Early identification of variant Creutzfeldt-Jakob disease. Some promising approaches but no clear answers yet
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The medical world has long been calling for a method of early identification of cases variant Creutzfeldt-Jakob Disease, says Pocchiari in this week's BMJ. Exposure of the human population in Britain to the agent causing variant is likely to have occurred in the 1980s through beef products affected by bovine spongiform encephalopathy (BSE), suggests the author. He notes that even though it is reassuring that there have only been 24 cases of variant CJD and that the number of new cases did not increase last year, he fears that it is impossible to predict how many people are now incubating the variant form of the disease.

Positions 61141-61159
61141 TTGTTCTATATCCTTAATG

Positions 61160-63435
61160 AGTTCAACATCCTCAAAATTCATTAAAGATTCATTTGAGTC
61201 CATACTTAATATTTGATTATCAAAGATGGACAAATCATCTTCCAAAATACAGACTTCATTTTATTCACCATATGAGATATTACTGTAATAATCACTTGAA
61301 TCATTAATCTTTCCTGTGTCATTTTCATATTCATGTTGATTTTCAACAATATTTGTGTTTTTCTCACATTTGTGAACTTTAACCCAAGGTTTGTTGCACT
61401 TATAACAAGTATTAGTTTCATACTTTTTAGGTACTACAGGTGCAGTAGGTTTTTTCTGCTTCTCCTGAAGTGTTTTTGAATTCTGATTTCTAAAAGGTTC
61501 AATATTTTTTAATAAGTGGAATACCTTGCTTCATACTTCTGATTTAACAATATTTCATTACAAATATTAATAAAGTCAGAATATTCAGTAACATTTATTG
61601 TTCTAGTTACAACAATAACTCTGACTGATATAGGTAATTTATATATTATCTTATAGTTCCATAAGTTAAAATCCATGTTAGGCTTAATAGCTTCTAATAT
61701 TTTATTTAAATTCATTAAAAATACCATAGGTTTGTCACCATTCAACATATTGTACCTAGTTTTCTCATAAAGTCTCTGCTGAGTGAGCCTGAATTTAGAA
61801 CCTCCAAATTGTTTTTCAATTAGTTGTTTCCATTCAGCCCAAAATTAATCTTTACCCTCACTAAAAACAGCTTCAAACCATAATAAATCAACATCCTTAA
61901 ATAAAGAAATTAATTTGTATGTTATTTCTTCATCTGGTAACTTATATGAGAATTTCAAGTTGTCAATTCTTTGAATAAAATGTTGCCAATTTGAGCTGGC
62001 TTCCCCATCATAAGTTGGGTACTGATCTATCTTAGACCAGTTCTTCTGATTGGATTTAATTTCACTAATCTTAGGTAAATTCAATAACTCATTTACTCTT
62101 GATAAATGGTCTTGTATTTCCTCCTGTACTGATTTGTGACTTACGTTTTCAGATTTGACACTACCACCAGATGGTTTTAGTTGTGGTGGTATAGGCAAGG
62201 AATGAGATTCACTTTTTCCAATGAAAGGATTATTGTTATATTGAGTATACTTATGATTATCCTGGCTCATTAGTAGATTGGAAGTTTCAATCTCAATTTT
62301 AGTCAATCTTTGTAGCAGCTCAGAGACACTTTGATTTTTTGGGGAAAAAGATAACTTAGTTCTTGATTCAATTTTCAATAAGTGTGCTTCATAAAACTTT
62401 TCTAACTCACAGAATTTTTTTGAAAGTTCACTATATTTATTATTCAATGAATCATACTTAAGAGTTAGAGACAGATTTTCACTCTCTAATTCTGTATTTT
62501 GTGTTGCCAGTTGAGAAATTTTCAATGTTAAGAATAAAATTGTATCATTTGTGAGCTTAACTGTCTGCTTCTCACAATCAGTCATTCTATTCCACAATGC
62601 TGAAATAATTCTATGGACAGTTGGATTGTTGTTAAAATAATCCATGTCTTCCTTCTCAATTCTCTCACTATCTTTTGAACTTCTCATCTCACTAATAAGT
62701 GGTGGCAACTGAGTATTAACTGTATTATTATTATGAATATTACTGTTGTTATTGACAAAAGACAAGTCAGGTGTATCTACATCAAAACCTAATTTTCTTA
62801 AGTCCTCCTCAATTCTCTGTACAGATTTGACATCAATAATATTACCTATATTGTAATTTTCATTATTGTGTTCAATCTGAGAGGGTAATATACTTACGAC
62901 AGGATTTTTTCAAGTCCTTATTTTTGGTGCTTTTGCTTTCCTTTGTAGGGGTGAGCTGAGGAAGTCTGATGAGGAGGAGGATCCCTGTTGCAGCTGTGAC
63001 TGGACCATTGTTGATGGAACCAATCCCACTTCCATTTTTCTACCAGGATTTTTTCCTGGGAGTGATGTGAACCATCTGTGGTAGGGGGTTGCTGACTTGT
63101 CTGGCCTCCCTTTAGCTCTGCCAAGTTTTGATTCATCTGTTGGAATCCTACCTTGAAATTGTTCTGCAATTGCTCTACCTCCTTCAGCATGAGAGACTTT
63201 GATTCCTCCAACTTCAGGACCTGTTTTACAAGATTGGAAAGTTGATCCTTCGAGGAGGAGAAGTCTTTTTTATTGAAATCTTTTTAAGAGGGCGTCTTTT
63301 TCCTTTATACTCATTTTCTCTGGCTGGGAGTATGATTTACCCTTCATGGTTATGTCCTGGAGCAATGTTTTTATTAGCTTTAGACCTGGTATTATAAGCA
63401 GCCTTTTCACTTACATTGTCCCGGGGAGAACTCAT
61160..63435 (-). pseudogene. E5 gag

Pocchiari fears that the disease may be accidentally transmitted by medical procedures and in particular, cites concern about plasma derived products because they are prepared in huge pools, with the chance of including blood from potentially infected donors. If we were able to detect variant CJD at an early stage, batches of plasma suspected of contamination with the disease could be withdrawn.
Definite diagnosis of all forms of Creutzfeldt-Jakob disease is still possible only by examination of the brain, one the patient has died, says Pocchiari and a simple but specific blood test is badly needed.
Professor Maurizio Pocchiari, Professor of Virology, Istituto Superiore di Sanita, Rome
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